We left Dongpo guesthouse early at 6:00 am to avoid the guards. Hit the wall at Simatai East tower No.6, hiked up to the forbidden section, climbed Heavenly Ladder to Fairy Maiden tower, from there took the easy detour on the north side around Sky Bridge and reached Wangjinglou tower around 8:30 am. Note: if you don't want to hike the forbidden section of Simatai, they say there is a direct forest path from the guesthouse to Wangjinglou. Enquire with Dongpo.

                    Regarding the section of Great Wall east of Wangjinglou, we didn't find any information on this forum. The owner of Dongpo also didn't know much, except that the locals call this section “The Wall without a name“. However, on Google Earth one can see some distinct features that help to structure this hike:
                    1. “The Triangle towers“ - 3 towers in a triangular setting with wall in between, straight east of Wangjinglou
                    2. “The Highest tower“ - the tower next to the highest peak of the Simatai ridge. To find it on Google Earth, follow the ridge from the Triangle towers to the north-east. The Triangle towers are approx. in the middle between Wangjinglou and the Highest tower.
                    3. Stone quarries No.1 and No.2 on the north (Dongpo) side of the wall. These are possible exit points and very easy to identify on Google Earth.
                    4. “10-tower ridge“ - the ridge heading north-east after the Highest tower, featuring 10 towers and a few fragments of wall. To find the last tower of this ridge on Google Earth, go straight east from stone quarry No.2.
                    5. Still further east and clearly visible on Google Earth is a stretch of continuous wall with approx. 8 towers. At the end of this section is a massive mountain, much higher than anything on the Simatai ridge, with a tower on top of it. To my understanding this tower is already part of the Bailingguan Great Wall.

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                    • #11
                      Re: Simatai beyond Sky Bridge: from the forbidden to the unknown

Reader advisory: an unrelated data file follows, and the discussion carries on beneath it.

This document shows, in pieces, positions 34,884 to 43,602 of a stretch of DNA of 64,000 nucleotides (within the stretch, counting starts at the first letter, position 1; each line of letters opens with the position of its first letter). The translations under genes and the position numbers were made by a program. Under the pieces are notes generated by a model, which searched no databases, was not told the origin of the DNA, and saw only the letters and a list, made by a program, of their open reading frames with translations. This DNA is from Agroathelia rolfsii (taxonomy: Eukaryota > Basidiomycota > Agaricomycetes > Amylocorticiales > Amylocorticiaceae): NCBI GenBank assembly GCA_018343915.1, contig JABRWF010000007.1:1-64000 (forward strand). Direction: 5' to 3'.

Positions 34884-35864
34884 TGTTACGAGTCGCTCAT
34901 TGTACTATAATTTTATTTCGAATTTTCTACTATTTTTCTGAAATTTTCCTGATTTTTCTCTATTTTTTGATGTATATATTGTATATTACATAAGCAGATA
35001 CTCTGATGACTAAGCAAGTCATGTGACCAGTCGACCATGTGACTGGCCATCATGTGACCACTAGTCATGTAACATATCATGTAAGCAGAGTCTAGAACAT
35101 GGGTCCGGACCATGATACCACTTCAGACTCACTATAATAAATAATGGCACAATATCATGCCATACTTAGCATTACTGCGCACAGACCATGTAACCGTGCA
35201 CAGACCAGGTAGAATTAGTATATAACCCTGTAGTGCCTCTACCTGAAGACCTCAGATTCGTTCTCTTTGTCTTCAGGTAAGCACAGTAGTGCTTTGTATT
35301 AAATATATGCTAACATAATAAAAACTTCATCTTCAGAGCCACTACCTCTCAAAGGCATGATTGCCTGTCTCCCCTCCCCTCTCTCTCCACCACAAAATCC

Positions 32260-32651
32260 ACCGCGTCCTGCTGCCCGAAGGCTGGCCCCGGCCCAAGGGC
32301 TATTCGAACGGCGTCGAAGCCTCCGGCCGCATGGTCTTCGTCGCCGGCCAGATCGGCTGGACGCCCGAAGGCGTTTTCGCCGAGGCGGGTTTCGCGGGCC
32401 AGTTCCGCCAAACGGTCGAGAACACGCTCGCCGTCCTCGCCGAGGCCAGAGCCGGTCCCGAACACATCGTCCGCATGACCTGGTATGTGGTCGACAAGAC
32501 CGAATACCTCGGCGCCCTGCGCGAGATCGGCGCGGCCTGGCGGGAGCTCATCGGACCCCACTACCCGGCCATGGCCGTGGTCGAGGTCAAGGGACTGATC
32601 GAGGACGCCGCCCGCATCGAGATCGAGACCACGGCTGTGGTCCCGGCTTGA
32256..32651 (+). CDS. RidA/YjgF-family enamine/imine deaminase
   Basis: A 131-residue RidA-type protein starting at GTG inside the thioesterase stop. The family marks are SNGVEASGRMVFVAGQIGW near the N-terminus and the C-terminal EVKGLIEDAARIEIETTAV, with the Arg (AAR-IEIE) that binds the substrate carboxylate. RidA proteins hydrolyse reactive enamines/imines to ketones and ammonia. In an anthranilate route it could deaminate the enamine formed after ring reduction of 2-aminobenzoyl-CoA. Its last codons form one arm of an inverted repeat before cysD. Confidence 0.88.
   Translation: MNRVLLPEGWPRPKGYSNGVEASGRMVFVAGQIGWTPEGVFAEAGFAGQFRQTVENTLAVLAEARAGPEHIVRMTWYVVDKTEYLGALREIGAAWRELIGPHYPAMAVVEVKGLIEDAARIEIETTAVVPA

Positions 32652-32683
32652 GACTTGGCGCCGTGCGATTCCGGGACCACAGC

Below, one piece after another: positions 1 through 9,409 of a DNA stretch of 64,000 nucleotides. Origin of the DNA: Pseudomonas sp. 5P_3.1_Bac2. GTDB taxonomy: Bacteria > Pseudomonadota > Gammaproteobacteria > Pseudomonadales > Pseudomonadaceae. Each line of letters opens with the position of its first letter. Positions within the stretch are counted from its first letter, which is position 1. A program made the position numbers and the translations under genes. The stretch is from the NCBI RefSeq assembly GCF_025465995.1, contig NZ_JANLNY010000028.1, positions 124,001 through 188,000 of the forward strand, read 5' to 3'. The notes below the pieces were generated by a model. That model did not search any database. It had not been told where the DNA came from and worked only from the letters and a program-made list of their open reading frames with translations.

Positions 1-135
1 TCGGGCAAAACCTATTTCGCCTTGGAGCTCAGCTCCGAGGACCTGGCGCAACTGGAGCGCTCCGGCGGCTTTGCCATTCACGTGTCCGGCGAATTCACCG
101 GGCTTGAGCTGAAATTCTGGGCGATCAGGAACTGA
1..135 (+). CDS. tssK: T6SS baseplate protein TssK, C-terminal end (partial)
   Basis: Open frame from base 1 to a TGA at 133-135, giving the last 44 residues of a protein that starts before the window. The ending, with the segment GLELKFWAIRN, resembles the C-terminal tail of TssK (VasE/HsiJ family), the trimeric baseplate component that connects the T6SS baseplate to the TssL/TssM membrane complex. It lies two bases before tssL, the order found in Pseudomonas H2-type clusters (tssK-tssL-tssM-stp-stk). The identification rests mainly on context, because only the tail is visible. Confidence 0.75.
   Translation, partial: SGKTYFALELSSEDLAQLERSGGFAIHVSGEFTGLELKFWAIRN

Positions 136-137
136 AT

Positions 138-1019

So off we went. Our goal was to reach at least the Highest tower. We had arranged with the Dongpo owner to meet us either at stone quarry No.1 at 3 pm, or at stone quarry No.2 at 5 pm. This would allow us to catch the last bus to Beijing from Jinshanling or Miyun, respectively.


                      DSC00964-route by IMHY1, on Flickr

                      Directy after Wangjinglou comes another tower apparantly called Ju Xian tower, then a fragment of wall. All of which is easy to hike.


                      DSC06621-route by IMHY1, on Flickr

                      From here we looked down to our next goal, a little pass, beyond which we could see more peaks and cliffs.


                      DSC06671-2 by IMHY1, on Flickr

                      We descended through thick brush and cliffs on the north side of the ridge. Some climbing was required, though not difficult. Looking back to where we descended:


                      DSC06679 by IMHY1, on Flickr

                      At the little pass there is a very small fragment of wall, also visible on Google Earth. Immediately after, a huge cliff blocks the way on the ridge. Some sort of trail was visible on the south (Beijing) side of this cliff, but we didn't attempt it since any fall here would be fatal. Instead, we headed down through thick brush on the north side, trying not to lose too much elevation, and climbed up to the peak on the ridge as soon as the territory would allow. The view from here goes back to Wangjinglou...


                      DSC06696 by IMHY1, on Flickr

                      ...and forward to the Triangle towers.


                      DSC06701-route by IMHY1, on Flickr

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                      • #12
                        Re: Simatai beyond Sky Bridge: from the forbidden to the unknown

                        Next, we climbed down the ridge towards the Triangle towers. We found our way among the cliffs, trying to keep a safe distance from the steep drop on the Beijing side.


                        DSC06706-1 by IMHY1, on Flickr


                        DSC06713-2 by IMHY1, on Flickr


                        DSC06715 by IMHY1, on Flickr

                        We reached the first of the Triangle towers around 10:30...


                        DSC06720-3 by IMHY1, on Flickr


                        DSC06733 by IMHY1, on Flickr

                        ...and looked back at the cliff we just had descended.


                        DSC06734 by IMHY1, on Flickr